Among the high-profile investors are Chinese internet giant and investment company Tencent, private banking and asset management firm LGT, and others. They joined Twitter co-founder and former CEO Evan Williams and Skype co-founder Niklas Zennström as individuals with a vested interest in making Lilium’s flying cars, well, take off. The $90 million brings the total investment in the company to more than $100 million — which is hopefully enough to deliver a sweet product to the market place in the not-too-distant future.
Earlier in 2017, Lilium carried out a demonstration of its electric vertical takeoff and landing (VTOL) jet at a private airfield in Bavaria. Controlled remotely by a pilot on the ground, the two-seater prototype was able to execute a vertical takeoff, transition between its hover and forward flight modes mid-air, and make a successful landing. In addition to this vehicle, the startup is also working on a five-person jet that will be able to travel at speeds of up to 300 km per hour (186 mph) for 60 minutes on a single charge. To put that in perspective, it means completing the 19 km journey from Manhattan to JFK Airport in as little as five minutes.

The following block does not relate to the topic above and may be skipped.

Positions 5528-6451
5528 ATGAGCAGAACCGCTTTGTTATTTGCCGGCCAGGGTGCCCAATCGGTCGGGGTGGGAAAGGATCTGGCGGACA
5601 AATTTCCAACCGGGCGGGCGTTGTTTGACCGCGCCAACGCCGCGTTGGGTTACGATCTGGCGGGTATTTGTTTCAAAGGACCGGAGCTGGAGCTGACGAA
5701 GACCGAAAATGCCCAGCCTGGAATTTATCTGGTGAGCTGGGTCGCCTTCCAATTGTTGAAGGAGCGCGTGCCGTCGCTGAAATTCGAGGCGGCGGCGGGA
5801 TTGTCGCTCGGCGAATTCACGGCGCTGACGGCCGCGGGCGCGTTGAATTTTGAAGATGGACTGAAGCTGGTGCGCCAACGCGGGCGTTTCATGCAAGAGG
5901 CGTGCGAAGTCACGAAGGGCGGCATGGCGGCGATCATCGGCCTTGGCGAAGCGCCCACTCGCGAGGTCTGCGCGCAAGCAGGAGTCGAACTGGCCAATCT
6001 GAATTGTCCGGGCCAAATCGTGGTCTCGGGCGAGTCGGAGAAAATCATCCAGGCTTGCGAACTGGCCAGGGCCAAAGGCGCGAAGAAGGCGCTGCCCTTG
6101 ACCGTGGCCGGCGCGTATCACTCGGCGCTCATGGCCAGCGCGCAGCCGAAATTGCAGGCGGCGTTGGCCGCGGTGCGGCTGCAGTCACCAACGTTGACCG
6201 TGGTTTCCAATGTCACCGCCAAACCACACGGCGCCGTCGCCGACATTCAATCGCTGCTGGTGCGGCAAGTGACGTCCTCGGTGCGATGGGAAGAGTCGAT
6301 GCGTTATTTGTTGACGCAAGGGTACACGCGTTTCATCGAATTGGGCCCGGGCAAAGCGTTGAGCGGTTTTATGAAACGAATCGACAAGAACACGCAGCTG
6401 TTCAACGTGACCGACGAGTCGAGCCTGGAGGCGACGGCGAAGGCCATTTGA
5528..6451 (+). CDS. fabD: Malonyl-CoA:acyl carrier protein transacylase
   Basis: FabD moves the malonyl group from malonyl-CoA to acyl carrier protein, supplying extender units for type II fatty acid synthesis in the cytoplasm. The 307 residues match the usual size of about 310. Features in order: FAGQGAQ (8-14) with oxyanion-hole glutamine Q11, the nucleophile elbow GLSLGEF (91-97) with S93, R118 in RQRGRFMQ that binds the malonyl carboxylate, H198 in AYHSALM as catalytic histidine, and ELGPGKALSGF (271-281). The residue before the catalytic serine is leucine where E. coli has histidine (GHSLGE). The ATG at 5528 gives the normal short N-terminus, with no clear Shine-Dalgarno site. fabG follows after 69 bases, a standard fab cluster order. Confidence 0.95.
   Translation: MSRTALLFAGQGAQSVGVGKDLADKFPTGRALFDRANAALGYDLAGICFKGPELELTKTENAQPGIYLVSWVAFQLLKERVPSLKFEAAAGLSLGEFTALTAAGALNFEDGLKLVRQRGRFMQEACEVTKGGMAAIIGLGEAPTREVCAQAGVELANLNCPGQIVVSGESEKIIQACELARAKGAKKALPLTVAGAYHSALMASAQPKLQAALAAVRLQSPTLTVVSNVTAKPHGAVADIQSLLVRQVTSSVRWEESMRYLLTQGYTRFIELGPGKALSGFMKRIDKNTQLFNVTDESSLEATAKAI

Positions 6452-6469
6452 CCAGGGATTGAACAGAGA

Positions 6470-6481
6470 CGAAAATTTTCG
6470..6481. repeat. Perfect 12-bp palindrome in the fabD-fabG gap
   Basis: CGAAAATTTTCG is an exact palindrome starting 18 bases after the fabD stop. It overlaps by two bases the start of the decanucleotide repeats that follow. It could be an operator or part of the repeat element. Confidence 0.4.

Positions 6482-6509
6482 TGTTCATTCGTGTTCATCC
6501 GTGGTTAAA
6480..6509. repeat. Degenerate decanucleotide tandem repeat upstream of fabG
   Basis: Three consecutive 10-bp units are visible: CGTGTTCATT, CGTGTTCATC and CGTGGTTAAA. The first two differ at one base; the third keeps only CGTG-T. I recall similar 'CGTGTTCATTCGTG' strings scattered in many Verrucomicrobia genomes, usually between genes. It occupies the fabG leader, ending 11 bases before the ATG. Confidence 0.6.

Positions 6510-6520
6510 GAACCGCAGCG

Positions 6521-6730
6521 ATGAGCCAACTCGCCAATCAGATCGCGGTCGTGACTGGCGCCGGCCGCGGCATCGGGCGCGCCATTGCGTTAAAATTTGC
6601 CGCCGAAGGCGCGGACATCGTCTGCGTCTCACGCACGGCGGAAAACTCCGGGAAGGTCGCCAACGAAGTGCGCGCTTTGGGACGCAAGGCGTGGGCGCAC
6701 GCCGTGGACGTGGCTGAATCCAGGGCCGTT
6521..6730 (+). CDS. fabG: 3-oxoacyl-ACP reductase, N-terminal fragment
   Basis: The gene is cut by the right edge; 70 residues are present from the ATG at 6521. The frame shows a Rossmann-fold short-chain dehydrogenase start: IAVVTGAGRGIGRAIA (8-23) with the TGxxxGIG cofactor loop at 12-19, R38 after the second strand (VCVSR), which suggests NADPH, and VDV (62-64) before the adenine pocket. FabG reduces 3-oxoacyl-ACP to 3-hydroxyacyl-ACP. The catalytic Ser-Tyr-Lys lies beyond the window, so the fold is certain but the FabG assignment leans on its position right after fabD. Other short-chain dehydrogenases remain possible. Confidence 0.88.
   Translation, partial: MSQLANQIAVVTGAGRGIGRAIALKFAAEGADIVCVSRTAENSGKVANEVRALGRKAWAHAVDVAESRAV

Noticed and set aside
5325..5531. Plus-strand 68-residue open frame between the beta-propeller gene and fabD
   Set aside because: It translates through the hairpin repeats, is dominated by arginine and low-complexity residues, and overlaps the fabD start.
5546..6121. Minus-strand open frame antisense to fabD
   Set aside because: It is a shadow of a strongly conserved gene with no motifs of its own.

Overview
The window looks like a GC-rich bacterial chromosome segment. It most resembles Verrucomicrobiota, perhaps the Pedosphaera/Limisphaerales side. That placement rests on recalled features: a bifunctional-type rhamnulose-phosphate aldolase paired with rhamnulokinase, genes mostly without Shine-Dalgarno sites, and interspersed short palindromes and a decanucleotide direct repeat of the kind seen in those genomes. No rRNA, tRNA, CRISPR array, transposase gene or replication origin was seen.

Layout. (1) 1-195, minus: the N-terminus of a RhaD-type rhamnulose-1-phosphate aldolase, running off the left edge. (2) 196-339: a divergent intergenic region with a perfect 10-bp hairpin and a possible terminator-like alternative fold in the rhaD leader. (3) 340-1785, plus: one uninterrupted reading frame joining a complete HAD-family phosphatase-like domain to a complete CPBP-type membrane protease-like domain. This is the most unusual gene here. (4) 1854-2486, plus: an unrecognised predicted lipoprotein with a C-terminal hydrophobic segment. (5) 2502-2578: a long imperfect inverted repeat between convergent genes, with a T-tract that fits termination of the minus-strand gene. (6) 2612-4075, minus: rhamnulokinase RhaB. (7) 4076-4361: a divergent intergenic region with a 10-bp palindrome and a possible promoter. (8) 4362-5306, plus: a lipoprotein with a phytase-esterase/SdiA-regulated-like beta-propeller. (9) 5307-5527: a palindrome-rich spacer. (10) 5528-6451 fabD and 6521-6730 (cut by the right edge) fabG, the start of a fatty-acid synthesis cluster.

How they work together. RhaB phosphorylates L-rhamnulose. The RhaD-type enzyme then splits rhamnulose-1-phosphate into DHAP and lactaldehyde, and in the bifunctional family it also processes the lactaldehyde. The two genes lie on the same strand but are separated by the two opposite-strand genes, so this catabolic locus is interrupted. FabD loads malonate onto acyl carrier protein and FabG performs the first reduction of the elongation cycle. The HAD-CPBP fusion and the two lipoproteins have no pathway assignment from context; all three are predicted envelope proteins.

It is this latter vehicle that Lilium’s new windfall will mainly go toward. “This investment is a tremendously important step for Lilium as it enables us to make the five-seat jet a reality,” Daniel Wiegand, co-founder and CEO, said in a statement. “This is the next stage in our rapid evolution from an idea to the production of a commercially successful aircraft that will revolutionize the way we travel in and around the world’s cities. It makes Lilium one of the best funded electric aircraft projects in the world.”
The money will also help grow the size of the team, which currently stands at more than 70. We guess we know where to send your résumé if you are looking to join an innovative startup. Who knows, maybe they will even throw in a free flying car as part of your benefits package.
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